Publication: North Caucasus Weekly Volume: 7 Issue: 7

The separatist Chechenpress website on February 11 posted a video of separatist president Abdul-Khalim Sadulaev reading a statement in Chechen. In the statement, which was credited to the Daymohk information agency and accompanied by a written Russian-language translation, Sadulaev said he wanted to “clear up our goals and tasks, around which there has, of late, developed a discussion that is leading us away from our Jihad.”

Sadulaev first addressed the issue of the separatist constitution. He noted that article one of the constitution, which was adopted in 1992, states that the “Chechen Republic is a sovereign and independent democratic legal state created as a result of self-determination of Chechen people.” Later, as Chechen self-determination developed, Sadulaev said, “it became necessary to bring the state’s basic law in full accordance with the norms of Islam. That work began during the first president of ChRI [Chechen Republic of Ichkeria] Djokhar Dudaev, with the declaration of Jihad in the fall of 1994 and the start of the work of the Sharia Courts in the autumn of 1995. Under Zelimkhan Yandarbiev, the judicial system completely switched over to Sharia law. Aslan Maskhadov in 1998 brought the work of the state structures in accordance with Islam, and on February 4 1999 proclaimed the complete switchover to an Islamic form of governance. A state commission was created for the development of an Islamic constitution with the participation of all branches of power, scholars and legal experts.”

According to Sadulaev’s account, work to bring the Chechen constitution into full conformance with the norms of Islam was completed at the ChRI Great Majlis Shura in the summer of 2002. Article one of the constitution was revised to read: “The Chechen Republic of Ichkeria is a sovereign, independent Islamic legal state created as a result of self-determination of Chechen people. The source of all decisions made is the Quran and Sunna.”

In his statement, Sadulaev next dealt with the ChRI Majlis Shura, which, he said, was created as the “future supreme organ of state power (parliamentary government). It is intended that the institution of the presidency will be abolished, [and] the head of state will be the Emir of the ChRI Majlis Shura.” Elections for that body, he said, will be carried out according to an Islamic principle, “which approximately adheres to the U.S. system of elections (the system of electors)” [meaning the Electoral College]. The completion of work on this system is planned for “the end of the war,” Sadulaev said.

The Chechen separatist leader’s statement also dealt with, among other issues, freedom of speech. “Islam recognizes the impossibility of building a legal state without acknowledging freedom of speech and constructive criticism, but categorically forbids blasphemy or the propagandizing of debauchery, violence, [or] racial or religious intolerance,” he said. “Public organizations and individuals are free to express their opinion on any issue concerning the vital functions of the state and society without resorting to ad hominem arguments or hurting the honor and dignity of an opponent.”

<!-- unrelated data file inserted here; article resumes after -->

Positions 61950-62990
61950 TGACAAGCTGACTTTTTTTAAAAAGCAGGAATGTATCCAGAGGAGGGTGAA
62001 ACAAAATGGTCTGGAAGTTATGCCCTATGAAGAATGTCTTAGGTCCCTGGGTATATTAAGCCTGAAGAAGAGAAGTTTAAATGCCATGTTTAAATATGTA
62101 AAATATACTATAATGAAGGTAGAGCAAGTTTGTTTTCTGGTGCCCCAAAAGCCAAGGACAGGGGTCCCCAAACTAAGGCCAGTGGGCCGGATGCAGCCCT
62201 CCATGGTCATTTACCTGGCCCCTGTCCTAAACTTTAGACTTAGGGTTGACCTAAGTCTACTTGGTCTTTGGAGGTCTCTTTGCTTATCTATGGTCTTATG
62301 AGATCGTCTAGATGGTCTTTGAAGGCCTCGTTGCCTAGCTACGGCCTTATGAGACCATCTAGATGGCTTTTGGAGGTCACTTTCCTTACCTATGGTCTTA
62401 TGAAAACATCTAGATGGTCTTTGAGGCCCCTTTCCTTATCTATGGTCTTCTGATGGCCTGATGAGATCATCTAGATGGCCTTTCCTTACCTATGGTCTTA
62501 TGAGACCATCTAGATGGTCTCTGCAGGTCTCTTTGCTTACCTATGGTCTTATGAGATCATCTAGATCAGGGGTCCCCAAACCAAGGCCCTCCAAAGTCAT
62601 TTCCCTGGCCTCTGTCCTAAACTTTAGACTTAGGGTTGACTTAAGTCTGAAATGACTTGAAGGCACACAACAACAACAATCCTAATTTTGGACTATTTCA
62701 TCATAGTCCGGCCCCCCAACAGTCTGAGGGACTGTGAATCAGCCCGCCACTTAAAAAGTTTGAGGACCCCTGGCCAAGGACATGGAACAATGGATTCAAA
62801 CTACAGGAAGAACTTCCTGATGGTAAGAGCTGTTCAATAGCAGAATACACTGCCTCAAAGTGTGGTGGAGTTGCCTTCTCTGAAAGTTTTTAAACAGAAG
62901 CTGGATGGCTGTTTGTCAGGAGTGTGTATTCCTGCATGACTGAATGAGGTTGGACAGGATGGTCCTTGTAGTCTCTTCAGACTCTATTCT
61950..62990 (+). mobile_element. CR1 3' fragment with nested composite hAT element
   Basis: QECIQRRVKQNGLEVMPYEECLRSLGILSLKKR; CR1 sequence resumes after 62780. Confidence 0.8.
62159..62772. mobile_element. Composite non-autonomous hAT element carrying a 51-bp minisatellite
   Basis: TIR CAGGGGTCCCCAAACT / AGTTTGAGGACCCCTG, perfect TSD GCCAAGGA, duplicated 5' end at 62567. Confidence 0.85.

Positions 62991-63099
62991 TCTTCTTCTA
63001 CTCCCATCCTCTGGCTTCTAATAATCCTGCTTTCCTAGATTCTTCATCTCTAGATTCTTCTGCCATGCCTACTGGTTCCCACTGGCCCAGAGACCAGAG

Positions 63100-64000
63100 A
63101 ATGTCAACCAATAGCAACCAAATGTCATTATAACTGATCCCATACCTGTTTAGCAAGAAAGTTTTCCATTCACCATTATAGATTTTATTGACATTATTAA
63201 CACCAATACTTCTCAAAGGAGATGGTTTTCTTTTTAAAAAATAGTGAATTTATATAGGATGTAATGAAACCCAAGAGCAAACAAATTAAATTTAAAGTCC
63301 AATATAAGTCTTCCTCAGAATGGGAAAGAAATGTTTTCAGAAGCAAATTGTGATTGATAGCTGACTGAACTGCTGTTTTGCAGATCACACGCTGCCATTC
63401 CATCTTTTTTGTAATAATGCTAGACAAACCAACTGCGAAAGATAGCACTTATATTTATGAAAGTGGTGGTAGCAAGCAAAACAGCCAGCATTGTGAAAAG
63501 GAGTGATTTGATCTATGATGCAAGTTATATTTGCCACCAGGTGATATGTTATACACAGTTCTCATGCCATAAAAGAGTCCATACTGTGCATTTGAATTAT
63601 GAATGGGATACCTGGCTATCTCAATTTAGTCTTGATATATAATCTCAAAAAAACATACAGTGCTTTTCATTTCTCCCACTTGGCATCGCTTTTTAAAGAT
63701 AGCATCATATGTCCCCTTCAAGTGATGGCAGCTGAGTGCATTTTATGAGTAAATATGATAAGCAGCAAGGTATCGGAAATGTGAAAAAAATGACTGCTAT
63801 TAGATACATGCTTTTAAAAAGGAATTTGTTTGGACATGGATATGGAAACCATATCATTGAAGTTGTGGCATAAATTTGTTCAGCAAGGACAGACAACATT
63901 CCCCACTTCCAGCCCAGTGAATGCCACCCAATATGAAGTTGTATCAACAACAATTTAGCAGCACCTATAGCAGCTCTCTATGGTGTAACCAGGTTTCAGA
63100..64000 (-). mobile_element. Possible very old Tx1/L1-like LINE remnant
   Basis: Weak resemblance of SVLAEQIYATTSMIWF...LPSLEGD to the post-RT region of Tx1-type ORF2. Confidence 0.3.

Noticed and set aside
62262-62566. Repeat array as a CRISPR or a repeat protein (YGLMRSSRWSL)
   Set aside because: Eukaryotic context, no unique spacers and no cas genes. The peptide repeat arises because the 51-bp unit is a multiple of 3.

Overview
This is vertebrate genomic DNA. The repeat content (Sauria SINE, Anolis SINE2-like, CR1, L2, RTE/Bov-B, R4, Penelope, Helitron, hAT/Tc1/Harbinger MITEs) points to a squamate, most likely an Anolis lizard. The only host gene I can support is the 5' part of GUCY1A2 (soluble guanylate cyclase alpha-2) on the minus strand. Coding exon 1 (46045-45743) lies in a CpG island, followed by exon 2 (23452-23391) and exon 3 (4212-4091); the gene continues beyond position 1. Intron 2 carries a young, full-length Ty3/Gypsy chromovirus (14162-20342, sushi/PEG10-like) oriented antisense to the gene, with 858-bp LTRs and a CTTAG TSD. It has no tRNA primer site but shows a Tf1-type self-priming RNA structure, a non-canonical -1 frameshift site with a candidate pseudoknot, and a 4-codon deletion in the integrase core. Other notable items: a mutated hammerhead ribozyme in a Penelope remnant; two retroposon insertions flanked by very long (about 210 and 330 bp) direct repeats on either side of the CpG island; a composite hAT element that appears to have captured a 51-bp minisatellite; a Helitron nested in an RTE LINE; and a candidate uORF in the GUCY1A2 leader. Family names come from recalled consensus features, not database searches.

Sadulaev also touched on the issue of a Majlis Shura of the Caucasus. “Today, in a century of globalization and with the acceleration of the processes of integration, it is above all those who have a commonality of interests and values who are uniting,” he said. “The peoples of the Caucasus have common history, a common struggle for freedom and independence, a common religion, common ideals and values. It is international practice, and a striking example of that is the unification of Europe.” In the future, he said, “there are plans for the creation of a Majlis Shura of the Caucasus [and] a Shura Alimov of the Caucasus, and for the creation of a confederative state of the type of the European Union.” Attempts by the Kremlin “to portray the natural desire of the peoples of the Caucasus to unite in order to throw off the imperial yoke of Russia as a threat to the whole world are mendacious and futile,” Sadulaev added.

Finally, Sadulaev made comments apparently connected to the ongoing dispute between the radical wing of the Chechen resistance, represented by Movladi Udugov, and the moderate wing, represented by Akhmed Zakaev (see Chechnya Weekly, February 9). “Enormous work has been carried out over 15 years in the matter of strengthening freedom and establishing an independent Chechen Islamic State,” he said. “And this work is being carried out today. Thus today all mujahideen are joined in a single structure, together are waging war on the path of Allah, on the path of building a full-fledged Islamic state. And on that path, the mujahideen, by the grace of Allah, are trying in everything to adhere to Sharia, to adhere to the rules and norms of behavior of Islam…and to strengthen our unity. And it would be very good if all of our brother and sister muhajirs [refugee, immigrant or emigrant] located outside Nokhchich’o [Chechnya-CW] adhered the same way. But even more important today is to make clear to all muhajirs, to everyone who is not taking active part in combat operations, who are not openly fighting in jihad, [that] the mujahideen have the advantage over the muhajirs. And all muhajirs should know that they are assistants and advisers to the mujahideen, and not their superiors. And if each observes their obligations and knows their place, then we will have mutual understanding, harmony and a speedy victory.”

Sadulaev, it should be noted, interspersed his points with quotations from the Quran.